What’s up with gaydar, anyway?

Let me start this post by disclosing my bias. I am a MASSIVE science fan. While I didn’t discover it early enough to get into it professionally, I have the utmost respect for people in any field of scientific study (yes, even you, Biologists). In 9 of 10 disputes where a scientist is at odds with a layperson, I will take the scientist’s side (even after studying the issue independently).

There are however exceptions to that rule. This is almost exclusively in the misapplication of science to achieve an agenda outside of increasing one’s knowledge. I believe this is the case here.

On to the point – there are been several studies in the past few years confirming the existence of “gaydar” – an ability to differentiategaydar sexual orientation by appearances alone. These studies seem to even circle back to roughly the same estimated 60% accuracy at less than 50 milliseconds. My first thought was that people dress according to groups to identify with, especially when they are marginalized, so that is no surprise. However, both reputable studies I reviewed, one by the University of Toronto and one by Cornell took great pains to eliminate bias based on clothing, piercings, tattoos, even make up.

My issue with this is simple: while the teams both did their best to dispute claims that their studies do little more than validate people’s perceptions that stereotypes are true and continue to Other them, I don’t buy it. Here’s what they said publicly about this:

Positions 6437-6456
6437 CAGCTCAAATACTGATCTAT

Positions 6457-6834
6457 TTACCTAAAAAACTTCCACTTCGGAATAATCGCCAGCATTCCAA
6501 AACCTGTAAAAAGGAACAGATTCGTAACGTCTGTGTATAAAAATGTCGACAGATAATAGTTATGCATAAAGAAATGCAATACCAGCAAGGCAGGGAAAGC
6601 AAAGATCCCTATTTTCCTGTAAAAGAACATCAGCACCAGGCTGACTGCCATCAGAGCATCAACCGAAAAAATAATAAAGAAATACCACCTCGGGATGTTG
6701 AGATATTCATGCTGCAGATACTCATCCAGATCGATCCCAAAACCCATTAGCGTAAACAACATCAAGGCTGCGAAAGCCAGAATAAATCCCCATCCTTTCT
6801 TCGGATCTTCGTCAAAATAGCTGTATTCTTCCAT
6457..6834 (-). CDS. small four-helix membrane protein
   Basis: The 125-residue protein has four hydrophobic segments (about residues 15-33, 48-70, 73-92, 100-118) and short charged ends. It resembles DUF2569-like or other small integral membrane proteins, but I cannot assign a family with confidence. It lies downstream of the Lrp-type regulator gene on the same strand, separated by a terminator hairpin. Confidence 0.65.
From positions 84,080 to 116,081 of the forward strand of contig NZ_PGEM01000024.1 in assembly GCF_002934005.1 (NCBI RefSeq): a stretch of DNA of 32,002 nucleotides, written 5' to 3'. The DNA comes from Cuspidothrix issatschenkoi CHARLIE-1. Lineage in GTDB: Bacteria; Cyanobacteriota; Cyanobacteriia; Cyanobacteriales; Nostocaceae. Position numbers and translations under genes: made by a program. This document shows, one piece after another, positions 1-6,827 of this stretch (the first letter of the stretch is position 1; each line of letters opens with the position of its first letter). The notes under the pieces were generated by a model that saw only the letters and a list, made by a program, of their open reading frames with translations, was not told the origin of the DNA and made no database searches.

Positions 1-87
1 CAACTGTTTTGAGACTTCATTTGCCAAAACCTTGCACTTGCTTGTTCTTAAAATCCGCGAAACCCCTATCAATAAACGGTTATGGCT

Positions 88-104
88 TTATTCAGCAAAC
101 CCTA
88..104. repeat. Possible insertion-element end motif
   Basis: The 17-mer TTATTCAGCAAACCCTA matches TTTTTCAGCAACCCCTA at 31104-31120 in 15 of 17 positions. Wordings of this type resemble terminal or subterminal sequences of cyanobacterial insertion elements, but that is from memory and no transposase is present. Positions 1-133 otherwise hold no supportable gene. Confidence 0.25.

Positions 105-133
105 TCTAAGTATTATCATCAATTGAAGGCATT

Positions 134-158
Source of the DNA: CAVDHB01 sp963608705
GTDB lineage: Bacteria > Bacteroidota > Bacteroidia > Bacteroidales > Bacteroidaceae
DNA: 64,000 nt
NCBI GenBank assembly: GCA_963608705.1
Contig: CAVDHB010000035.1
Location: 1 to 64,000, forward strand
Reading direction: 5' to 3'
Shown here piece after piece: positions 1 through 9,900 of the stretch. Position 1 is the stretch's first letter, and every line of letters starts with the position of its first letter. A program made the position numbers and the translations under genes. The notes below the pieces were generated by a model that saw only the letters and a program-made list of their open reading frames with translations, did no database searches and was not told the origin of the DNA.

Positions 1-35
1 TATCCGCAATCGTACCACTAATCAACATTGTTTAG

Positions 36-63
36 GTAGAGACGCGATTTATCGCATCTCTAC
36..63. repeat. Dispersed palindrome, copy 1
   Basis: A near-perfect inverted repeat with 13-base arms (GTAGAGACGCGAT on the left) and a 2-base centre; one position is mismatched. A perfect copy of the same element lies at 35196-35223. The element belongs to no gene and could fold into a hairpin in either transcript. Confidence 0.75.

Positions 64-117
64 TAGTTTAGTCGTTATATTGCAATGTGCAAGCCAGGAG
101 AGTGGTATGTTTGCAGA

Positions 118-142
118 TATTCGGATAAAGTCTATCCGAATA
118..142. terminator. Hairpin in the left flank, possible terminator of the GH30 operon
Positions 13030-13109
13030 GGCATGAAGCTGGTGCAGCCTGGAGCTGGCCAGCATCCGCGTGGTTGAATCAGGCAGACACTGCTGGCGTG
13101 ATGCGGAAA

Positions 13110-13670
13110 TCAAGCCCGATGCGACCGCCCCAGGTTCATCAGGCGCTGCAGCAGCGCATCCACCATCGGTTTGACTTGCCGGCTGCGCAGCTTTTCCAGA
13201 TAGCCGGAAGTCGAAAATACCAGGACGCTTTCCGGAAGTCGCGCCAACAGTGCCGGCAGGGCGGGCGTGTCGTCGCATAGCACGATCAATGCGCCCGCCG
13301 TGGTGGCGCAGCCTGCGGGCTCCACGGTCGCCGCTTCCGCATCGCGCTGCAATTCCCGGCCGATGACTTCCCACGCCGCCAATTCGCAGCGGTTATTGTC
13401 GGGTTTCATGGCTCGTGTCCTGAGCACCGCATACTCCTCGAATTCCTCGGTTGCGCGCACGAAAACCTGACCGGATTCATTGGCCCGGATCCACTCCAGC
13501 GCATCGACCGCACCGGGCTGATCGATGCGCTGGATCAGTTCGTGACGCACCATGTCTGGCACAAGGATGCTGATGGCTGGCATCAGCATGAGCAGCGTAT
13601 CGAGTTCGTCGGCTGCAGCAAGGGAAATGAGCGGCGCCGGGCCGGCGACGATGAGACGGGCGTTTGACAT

“Some people think it’s bad to say that sexual orientation is perceptible. They feel like it’s providing justification to use stereotyping. What I would say in response to that is it’s better to know about this than to not know … because the judgment is still going on. Failing to acknowledge that is avoiding the issue.”

“Though gaydar may not be driven by homophobia, it is relevant to discrimination policy. One of the arguments against nondiscrimination protection for lesbian, gay and bisexual people is that if sexual minorities concealed their identities — à la “Don’t Ask, Don’t Tell” — discrimination would not be possible.”

I get what they’re trying to say, but do you REALLY HONESTLY AND TRULY think this is how it will be applied? Protections for the queer community are already modeled on previous successes by other civil rights groups whose differences are visible, so what added value could these conclusions lead to? What can we as a society gain with the knowledge that “Conservatives are more accurate than liberals in making these judgments when they study a face, because conservatives are more likely to use stereotypes[?]”

To me, science has always been about moving our society forward, and I don’t see how any of the conclusions they reached, even if factual, accomplish that lofty goal.

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